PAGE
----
LOV

LOV stands for Linked Open Vocabularies. This name is derived from LOD, standing for Linked Open Data. Let’s assume that the reader is somehow familiar with the latter concept, otherwise a visit to http://linkeddata.org/ or http://www.w3.org/2013/data/ will help to figure it before further reading.

Data on the Web use properties (aka predicates) and classes (aka types) to describe people, places, products, events, and any kind of things whatsoever. In the data “Mary is a person, her family name is Watson, she lives is the city of San Francisco”, “Person” is the class of Mary, “City” is the class of San Francisco, “family name” and “lives is” are properties used to describe a person, the latter acting also as a link between a person and a place.

A vocabulary in LOV gathers definitions of a set of classes and properties (together simply called terms of the vocabulary), useful to describe specific types of things, or things in a given domain or industry, or things at large but for a specific usage.

Terms of vocabularies also provide the links in linked data, in the above case between a Person and a City. The definitions of terms provided by the vocabularies bring clear semantics to descriptions and links, thanks to the formal language they use (some dialect of RDF such as RDFS or OWL). In short, vocabularies provide the semantic glue enabling Data to become meaningful Data.

https://lov.linkeddata.es/dataset/lov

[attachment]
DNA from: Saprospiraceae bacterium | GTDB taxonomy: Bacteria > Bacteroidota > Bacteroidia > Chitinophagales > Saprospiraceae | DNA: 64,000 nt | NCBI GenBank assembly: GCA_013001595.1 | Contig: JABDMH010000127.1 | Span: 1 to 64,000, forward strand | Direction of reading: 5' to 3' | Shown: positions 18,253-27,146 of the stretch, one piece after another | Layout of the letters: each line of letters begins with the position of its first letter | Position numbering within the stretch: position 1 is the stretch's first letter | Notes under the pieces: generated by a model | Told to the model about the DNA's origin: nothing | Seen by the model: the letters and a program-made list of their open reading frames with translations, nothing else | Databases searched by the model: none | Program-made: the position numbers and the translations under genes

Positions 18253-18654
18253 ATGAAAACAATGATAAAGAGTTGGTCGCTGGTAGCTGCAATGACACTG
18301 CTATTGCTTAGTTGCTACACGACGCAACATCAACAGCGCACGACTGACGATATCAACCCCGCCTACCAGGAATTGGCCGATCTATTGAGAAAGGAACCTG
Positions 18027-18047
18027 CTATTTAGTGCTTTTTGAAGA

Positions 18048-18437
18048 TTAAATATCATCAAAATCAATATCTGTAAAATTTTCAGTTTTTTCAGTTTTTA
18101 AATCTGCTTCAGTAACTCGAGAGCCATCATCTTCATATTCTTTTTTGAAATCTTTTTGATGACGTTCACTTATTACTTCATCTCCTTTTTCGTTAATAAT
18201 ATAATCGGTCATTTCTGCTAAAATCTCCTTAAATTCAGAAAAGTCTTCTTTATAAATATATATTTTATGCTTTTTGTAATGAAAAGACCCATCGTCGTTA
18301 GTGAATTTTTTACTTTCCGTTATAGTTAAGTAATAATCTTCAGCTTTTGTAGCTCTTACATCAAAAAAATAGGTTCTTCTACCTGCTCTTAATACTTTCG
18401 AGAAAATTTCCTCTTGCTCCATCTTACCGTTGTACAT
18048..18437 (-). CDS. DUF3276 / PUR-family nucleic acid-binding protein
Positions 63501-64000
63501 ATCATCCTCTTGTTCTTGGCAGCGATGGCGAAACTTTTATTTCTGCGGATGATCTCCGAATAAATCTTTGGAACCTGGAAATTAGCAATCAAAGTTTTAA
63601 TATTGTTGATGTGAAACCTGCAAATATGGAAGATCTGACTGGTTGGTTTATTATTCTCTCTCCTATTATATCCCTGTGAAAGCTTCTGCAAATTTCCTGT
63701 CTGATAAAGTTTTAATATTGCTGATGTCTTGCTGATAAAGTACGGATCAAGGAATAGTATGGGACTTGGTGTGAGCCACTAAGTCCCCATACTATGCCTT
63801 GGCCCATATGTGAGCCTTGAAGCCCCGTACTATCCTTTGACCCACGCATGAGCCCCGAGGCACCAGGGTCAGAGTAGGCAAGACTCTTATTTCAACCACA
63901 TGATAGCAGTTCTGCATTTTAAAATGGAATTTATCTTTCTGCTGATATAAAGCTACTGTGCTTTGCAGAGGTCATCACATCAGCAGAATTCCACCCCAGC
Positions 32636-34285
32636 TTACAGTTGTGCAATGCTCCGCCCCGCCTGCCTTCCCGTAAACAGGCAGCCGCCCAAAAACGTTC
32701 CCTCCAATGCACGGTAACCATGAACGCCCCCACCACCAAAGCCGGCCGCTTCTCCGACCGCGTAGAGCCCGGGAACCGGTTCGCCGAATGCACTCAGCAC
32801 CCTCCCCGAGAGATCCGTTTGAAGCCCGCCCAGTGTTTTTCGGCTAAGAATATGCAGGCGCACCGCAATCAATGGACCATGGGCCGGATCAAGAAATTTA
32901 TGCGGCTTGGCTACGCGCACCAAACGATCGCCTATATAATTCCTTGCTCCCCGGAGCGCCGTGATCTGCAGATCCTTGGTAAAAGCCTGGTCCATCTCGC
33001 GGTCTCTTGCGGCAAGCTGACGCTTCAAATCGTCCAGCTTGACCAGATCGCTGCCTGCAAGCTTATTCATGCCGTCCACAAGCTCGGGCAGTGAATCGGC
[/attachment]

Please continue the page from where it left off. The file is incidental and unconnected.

COAR Controlled Vocabulary, “Resource Type”

COAR is pleased to announce the release of the Resource Type Vocabulary, Version 2. This vocabulary, which is now available in 15 languages, provides standardized terms for different types of content contained in a repository. Controlled vocabularies ensure that “everyone is using the same word to mean the same thing” and are key to achieving the COAR vision of a global knowledge commons, based on an interoperable, international network of open repositories. The Resource Type Vocabulary supports discovery of content by allowing readers to confidently search and browse across systems according to the “type” of content they are looking for.

The Resource Type Vocabulary is one of three vocabularies published to date by COAR. The other two are Access Rights Vocabulary and Version Type Vocabulary. All vocabularies are openly available in SKOS format (using SKOS eXtension for Labels) with concepts identified using URIs, supporting a hierarchical model with multilingual labels. For Resource Type Version 2.0, the Editorial Board has improved and expanded on the initial release of the vocabulary with new concepts and labels based on the community feedback. Mapping of the labels to other ontologies such as info:eu-repo, Bibo Ontology, DCMI, FaBiO Ontology, DataCite and CASRAI dictionary is available and has been updated. In addition, all three COAR Controlled Vocabularies are used in the OpenAIRE 4.0 Metadata Guidelines.

SOURCE: New release of the COAR Controlled Vocabulary, “Resource Type”